Freitag, 22. März 2013
"On Hugo Chavez: Four points of orientation"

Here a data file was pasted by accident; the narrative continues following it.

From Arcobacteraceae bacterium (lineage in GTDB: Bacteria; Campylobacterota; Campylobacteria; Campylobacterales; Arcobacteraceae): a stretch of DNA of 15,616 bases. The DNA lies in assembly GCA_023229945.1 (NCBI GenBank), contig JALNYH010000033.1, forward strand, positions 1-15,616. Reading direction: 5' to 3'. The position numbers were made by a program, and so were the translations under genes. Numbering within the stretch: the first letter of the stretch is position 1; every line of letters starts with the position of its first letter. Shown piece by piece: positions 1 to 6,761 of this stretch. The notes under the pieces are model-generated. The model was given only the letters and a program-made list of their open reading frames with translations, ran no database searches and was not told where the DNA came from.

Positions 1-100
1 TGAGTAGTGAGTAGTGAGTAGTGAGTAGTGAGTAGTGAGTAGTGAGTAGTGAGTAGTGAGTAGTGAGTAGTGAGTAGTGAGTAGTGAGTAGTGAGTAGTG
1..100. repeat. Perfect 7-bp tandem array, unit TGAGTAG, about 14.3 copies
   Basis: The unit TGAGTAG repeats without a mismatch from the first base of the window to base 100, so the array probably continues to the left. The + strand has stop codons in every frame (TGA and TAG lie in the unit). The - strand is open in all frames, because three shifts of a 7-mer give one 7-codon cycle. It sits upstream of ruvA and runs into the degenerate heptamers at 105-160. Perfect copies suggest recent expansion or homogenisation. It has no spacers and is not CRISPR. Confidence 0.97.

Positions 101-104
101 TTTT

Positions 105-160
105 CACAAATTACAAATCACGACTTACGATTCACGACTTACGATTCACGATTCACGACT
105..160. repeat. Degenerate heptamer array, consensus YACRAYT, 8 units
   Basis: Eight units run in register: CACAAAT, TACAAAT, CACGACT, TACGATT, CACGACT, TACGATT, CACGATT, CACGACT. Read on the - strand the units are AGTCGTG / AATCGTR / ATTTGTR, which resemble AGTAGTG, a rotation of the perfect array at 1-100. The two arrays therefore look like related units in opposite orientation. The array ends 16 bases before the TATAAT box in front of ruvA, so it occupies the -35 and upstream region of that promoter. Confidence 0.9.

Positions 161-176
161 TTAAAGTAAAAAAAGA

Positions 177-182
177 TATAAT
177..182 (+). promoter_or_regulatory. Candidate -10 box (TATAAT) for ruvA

11 March 2013. A World to Win News Service. The death of Venezuelan President Hugo Chavez has been the occasion for an avalanche of vilification from official and unofficial representatives of U.S. foreign policy and the media. These reactionaries cannot be allowed to politically define the moment according to their outlook and interests. At the same time, people around the world who are sick of American and other imperialist domination are posing questions about what Chavez did in Venezuela. Is it a model for the kind of change that is possible in today's world? Or does it represent an approach that cannot really break from imperialist-led exploitation? What kind of revolution is really required and possible in a country like Venezuela? Following are excerpts from an article entitled "Hugo Chavez: Four points of orientation" that appeared the issue number 298 of Revolution, newspaper of the Revolutionary Communist Party, USA. We will reprint more material on these questions in future issues of our news service. 1. U.S. imperialism has dominated Venezuela. Throughout the 20th century, the U.S. dominated Venezuela's economy. It gave military and political support to the ruling regimes that represented the interests of the wealthy landed, industrial, and financial elites. Oil was a critical factor. Venezuela had emerged as a major oil producer in the world, and U.S. oil companies were heavily involved in Venezuela's oil sector. In 1989 the International Monetary Fund (IMF) imposed a vicious austerity plan on Venezuela. The masses took to the streets in militant protest. The government responded with bloody repression, murdering at least 3,000 people. 2. Hugo Chavez was a thorn in the side of U.S. imperialism. Hugo Chavez came to office in 1998 against a backdrop of massive corruption, autocratic rule, and subordination to imperialism. He said that the resources of Venezuela belong to the Venezuelan people, and that oil revenues should be used to improve social welfare. He called for a foreign policy that would stand up to the U.S. For these and other reasons, Hugo Chavez commanded considerable popular support. For these reasons, Hugo Chavez also became a thorn in the side of U.S. imperialism. In April 2002, the CIA backed a coup against Chavez. And throughout Chavez's presidency, U.S. government aid agencies and military attaches, and U.S. private foundations and media outlets, have worked to build up anti-Chavez forces in Venezuela. 3. Hugo Chavez did not stand for genuine revolution and genuine socialism. A real revolution in an oppressed third world country like Venezuela requires a two-fold break. There must be a radical break with the political economy of imperialism. And there must be a radical social revolution, a radical break with traditional relations and ideas. This was neither the programme nor outlook of Hugo Chavez. Venezuela remained dependent for revenues on the world oil economy, which is dominated by imperialism. It remained dependent on the world market, which is dominated by imperialist agro-business, for its food. Under Chavez, there was improvement in literacy and health care, but there was no fundamental change in the class and social structure of society. Agriculture is still dominated by an oligarchy of rich landowners. In the cities, the poor remain locked into slums. Women remain subordinated and degraded. Abortion is banned in Venezuela. 4. U.S. imperialism has no right to meddle or intervene. Any and all attempts by the U.S. to destabilize, or plot against, the Venezuelan government must be resolutely opposed. We in the U.S. have a special responsibility to act on that understanding.